AT&T appears to hold upper hand in labor dispute

By , Staff writer of The Christian Science Monitor

A dozen strikers circle slowly in front of the C&P Telephone Company, music blaring from a convertible parked nearby. It is the first business day that the 155,000 members of the Communications Workers of America have gone off the job since midnight Saturday, when the CWA and American Telephone & Telegraph failed to reach a contract agreement.

But despite the CWA's size -- it represents more than 75 percent of AT&T's union work force -- the telephone company seems to be holding most of the cards, analysts say.

One plus for the company is that, in the short run at least, few customers will notice the strike. Local phone company employees are still working, because their contracts don't expire until August. Also, 90 percent of long-distance calls are automated. For the 10 percent that are operator-assisted, AT&T has dispatched more than 10,000 managers to replace the 36,000 striking operators.

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Time appears to be on management's side. ``Unless the strike goes 30 days or longer, it won't affect AT&T,'' says Charles Schelke, a telecommunications analyst at Smith, Barney, Harris, Upham & Company. He says that the part of AT&T's business most affected by the strike has a long lead time. For example, a business ordering new telecommunications equipment would not get it for another three months. While a strike may delay installation of such equipment, it would not cut into sales much, if at all, Mr. Schelke says.

The union may have less time to play with. CWA spokeswoman Francine Zucker says the 600,000-strong union has ``millions of dollars'' in its strike fund and credit with banks, and will be able to outlast management. But the union may feel under pressure to resolve the strike so it can be organized for the Aug. 9 deadline for regional company contracts.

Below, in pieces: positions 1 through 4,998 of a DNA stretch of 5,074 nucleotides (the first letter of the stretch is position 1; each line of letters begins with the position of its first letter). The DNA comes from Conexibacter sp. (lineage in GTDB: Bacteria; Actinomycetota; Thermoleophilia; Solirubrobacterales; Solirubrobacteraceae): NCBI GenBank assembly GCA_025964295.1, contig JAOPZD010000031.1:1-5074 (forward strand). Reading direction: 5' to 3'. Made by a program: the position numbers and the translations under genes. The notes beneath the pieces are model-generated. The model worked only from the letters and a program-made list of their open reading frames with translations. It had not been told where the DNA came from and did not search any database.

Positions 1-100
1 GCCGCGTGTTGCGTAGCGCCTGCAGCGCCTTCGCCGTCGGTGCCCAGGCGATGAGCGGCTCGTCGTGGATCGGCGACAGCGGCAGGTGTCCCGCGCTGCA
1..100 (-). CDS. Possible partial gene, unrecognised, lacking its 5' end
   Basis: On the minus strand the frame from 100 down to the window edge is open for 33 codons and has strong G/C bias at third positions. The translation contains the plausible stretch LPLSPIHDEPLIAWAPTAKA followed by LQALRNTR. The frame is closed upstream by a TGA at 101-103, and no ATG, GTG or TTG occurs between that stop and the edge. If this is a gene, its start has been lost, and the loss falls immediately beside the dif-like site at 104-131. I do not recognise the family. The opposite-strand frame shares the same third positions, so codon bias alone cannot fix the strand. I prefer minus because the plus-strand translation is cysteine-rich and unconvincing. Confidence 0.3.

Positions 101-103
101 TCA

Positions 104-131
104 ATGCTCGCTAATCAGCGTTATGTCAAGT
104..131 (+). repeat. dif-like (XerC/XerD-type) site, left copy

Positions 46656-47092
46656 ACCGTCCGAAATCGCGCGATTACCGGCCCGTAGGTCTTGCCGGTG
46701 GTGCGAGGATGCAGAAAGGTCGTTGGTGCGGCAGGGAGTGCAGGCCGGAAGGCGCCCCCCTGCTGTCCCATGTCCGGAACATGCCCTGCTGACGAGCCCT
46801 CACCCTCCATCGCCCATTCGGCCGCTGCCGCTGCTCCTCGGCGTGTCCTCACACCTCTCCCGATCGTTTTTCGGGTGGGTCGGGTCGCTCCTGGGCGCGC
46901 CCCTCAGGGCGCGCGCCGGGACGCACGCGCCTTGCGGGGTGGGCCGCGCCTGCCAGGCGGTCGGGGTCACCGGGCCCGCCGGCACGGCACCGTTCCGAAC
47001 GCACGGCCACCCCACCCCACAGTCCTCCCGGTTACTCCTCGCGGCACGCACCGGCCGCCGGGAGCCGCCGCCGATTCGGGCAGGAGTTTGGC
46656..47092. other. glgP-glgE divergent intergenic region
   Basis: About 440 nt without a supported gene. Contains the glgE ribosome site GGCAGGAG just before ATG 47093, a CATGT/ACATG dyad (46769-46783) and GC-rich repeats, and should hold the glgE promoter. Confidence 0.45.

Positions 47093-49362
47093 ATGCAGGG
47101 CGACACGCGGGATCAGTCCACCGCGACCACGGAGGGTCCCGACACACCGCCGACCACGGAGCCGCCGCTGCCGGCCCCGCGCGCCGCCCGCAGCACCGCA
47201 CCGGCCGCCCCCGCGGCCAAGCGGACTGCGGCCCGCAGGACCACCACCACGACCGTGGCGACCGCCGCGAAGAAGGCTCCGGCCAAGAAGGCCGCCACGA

Moreover, AT&T scored a major coup when it reached a tentative agreement with the leader of the International Brotherhood of Electrical Workers, the second-largest union at AT&T, for a contract similar to the one the CWA rejected. The rank and file has yet to ratify the tentative contract, which calls for an 8 percent wage increase over three years without any cost-of-living adjustment. The ratification process could take a couple of weeks.

The other major sticking points are eliminating the bonuses manufacturing workers got for beating manufacturing targets and reclassifying systems technicians jobs. The latter item, which affects 22,000 people, would allow AT&T to reduce the pay scales of some technicians and, the company says, allow it to be more competitive.

The union is fighting reclassification tooth and nail, and denies that higher wages for technicians make AT&T uncompetitive. But AT&T has played hardball in the past in the name of competitiveness. Last August it announced it was eliminating 24,000 jobs in its information-systems division, which is separate from its communications division.

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